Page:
The Battle of Pines Bridge Monument

The Battle of Pines Bridge Monument, 8' bronze sculpture with three over life-size figures

The Battle of Pines Bridge Monument

Yorktown Heights, New York
8’ bronze

The Pines Bridge Monument commemorates the Battle of Pines Bridge where Col. Christopher Greene, the Black Freemen and Native Americans, members of the 1st Rhode Island Regiment, perished on May 14, 1781 while guarding the Pines Bridge crossing and the patriot line along the Croton River. The composition depicts a 1st Rhode Island Regiment black soldier along with Colonel Greene and a Wampanoag soldier, of which there were a dozen in the regiment. The monument is situated in Railroad Park in Yorktown.

 The 1st Rhode Island Regiment under Colonel Christopher Greene was comprised of African Americans and Native Americans as well as European-American settlers. The monument was designed to reflect that diversity, the first Revolutionary War memorial to depict all three races together in combat.  After months of deliberating and considering diverse designs, the Pines Bridge Monument Committee (PBMC), in conjunction with the Yorktown Chamber of Commerce, the Yorktown Historical Society, and the Yorktown Planning Department announced the selection of the design by renowned sculptor Jay Warren from Rogue River, Oregon.  The monument is comprised of three statues including a Native American soldier, an African-American soldier, and a White soldier. This diversity represents the interconnectedness of each group in the fight for independence that centered around Yorktown’s Pines Bridge in the 1700s. Read the Yorktown Historical Society’s write up on this monument for a brief history of this battle.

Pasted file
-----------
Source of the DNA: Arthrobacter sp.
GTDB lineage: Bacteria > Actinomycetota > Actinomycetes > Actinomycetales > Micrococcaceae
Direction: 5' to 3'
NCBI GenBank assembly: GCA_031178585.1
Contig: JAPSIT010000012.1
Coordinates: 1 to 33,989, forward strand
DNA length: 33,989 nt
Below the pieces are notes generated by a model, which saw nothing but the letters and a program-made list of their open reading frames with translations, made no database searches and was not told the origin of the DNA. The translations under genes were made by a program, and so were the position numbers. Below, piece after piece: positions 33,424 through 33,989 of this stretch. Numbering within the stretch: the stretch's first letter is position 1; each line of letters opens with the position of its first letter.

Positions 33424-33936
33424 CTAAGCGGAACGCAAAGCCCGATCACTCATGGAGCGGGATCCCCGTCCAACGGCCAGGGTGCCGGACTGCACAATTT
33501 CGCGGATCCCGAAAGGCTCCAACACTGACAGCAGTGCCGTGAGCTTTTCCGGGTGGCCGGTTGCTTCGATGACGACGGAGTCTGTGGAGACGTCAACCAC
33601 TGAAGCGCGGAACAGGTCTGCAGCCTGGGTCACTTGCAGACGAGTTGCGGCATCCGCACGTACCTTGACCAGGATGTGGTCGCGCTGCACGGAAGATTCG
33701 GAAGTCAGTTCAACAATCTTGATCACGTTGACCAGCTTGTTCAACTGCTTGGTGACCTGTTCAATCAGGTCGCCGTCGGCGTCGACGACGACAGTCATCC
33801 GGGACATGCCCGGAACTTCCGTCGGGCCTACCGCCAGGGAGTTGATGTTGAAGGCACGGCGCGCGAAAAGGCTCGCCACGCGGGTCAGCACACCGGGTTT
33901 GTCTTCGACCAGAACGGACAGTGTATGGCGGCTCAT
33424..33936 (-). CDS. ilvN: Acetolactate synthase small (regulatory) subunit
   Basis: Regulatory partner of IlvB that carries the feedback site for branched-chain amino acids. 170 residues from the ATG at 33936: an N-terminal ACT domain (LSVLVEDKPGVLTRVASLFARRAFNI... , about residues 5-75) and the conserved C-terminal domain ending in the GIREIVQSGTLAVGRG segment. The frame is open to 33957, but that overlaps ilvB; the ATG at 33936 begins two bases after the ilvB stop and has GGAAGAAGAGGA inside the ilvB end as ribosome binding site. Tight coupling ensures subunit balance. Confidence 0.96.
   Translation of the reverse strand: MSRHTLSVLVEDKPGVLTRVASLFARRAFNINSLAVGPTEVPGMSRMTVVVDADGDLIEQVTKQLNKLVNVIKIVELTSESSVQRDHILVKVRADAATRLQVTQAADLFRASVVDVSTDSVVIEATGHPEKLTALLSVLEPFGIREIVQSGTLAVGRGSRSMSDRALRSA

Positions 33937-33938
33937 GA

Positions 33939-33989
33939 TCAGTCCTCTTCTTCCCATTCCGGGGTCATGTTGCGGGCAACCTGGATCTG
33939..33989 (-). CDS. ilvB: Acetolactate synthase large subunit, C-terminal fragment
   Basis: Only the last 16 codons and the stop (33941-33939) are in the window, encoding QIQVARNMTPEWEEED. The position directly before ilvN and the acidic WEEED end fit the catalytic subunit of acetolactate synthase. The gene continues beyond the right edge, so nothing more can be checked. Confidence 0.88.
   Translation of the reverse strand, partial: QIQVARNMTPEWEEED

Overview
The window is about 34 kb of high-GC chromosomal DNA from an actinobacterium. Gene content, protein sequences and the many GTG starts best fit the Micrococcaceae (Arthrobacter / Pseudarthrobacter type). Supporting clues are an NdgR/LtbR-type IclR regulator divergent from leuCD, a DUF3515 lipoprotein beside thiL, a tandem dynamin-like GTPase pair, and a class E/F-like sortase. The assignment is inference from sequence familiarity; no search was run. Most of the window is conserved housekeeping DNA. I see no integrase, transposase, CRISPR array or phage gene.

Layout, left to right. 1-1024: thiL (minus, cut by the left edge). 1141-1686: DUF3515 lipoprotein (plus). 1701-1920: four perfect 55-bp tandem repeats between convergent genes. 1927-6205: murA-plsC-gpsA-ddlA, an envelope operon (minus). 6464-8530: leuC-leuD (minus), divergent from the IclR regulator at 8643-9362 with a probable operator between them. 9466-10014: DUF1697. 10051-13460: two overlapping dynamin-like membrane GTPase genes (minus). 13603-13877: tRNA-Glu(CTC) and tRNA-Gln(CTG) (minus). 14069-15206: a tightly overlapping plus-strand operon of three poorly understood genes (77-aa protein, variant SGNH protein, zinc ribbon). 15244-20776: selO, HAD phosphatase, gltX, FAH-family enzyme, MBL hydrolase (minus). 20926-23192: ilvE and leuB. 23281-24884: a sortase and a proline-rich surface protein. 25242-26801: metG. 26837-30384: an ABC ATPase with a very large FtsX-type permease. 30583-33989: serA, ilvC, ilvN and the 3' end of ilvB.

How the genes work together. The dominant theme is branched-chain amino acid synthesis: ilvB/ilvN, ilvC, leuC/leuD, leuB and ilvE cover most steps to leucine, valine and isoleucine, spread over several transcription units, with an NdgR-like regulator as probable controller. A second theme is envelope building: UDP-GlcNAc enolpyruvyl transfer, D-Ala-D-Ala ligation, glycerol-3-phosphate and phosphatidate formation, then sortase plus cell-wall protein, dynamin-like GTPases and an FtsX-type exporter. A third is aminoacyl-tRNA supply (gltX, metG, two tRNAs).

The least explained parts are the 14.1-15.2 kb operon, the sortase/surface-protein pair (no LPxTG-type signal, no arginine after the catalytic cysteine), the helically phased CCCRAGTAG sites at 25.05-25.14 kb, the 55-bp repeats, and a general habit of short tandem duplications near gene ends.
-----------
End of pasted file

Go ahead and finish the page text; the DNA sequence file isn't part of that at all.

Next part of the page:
The monument was dedicated on November 17, 2018.

Warren Sculpture

Contact Jay Warren to inquire.

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